Tuesday, November 20, 2007

Outrageous Fortune of Soldiers [Updated]

While Martin was not laughing at the original posting of this item, he is now glad to pass on the good news that the reports of ABC et al have prompted the Pentagon to investigate and correct the error with Tyson, and hopefully any other soldiers who have suffered the same outrageous fortune.

[Laughing Martin's original post follows]

Thanks for your service, soldier.

I have good news and bad news for you.

You'll be happy to know Pres. Bush has pardoned two turkeys named May and Flower from becoming Thanksgiving dinner and is sending them to Disneyland.

However, since you are now unable to fulfill your duties, we want a rebate of your enlistment bonus.

Brian Ross reports for ABC news:

Hundreds of soldiers wounded in battle in Iraq have found themselves fighting off bill collectors on the home front, according to a report to be released tomorrow. The draft report by the Government Accountability Office, which ABC News obtained, said that hundreds of wounded soldiers had military debts incurred through no fault of their own turned over to collection agencies.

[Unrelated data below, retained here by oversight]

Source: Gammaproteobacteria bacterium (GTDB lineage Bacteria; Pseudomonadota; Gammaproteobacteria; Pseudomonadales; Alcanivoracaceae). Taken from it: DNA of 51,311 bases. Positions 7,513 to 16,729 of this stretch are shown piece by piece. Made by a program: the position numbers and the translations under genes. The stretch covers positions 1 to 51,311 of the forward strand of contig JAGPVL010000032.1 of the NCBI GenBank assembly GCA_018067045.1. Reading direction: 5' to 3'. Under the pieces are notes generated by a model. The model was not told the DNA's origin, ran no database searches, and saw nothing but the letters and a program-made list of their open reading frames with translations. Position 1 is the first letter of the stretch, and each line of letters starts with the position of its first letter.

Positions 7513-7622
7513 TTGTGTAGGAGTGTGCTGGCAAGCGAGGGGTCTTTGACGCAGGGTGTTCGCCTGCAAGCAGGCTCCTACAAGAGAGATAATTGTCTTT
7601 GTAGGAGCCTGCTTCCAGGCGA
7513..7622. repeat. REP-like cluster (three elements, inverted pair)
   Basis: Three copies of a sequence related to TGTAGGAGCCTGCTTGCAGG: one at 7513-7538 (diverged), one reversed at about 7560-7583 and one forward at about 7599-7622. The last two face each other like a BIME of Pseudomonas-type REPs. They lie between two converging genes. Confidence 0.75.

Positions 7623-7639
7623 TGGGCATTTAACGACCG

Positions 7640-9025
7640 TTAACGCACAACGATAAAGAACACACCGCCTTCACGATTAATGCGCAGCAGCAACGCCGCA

. . . Army specialist Tyson Johnson of Mobile, Ala., had just been promoted in a field ceremony in Iraq when a mortar round exploded outside his tent, almost killing him.
"It took my kidney, my left kidney, shrapnel came in through my head, back of my head," he recounted.
His injuries forced him out of the military, and the Army demanded he repay an enlistment bonus of $2,700 because he'd only served two-thirds of his three-year tour.
When he couldn't pay, Johnson's account was turned over to bill collectors. He ended up living out of his car when the Army reported him to credit agencies as having bad debts, making it impossible for him to rent an apartment.

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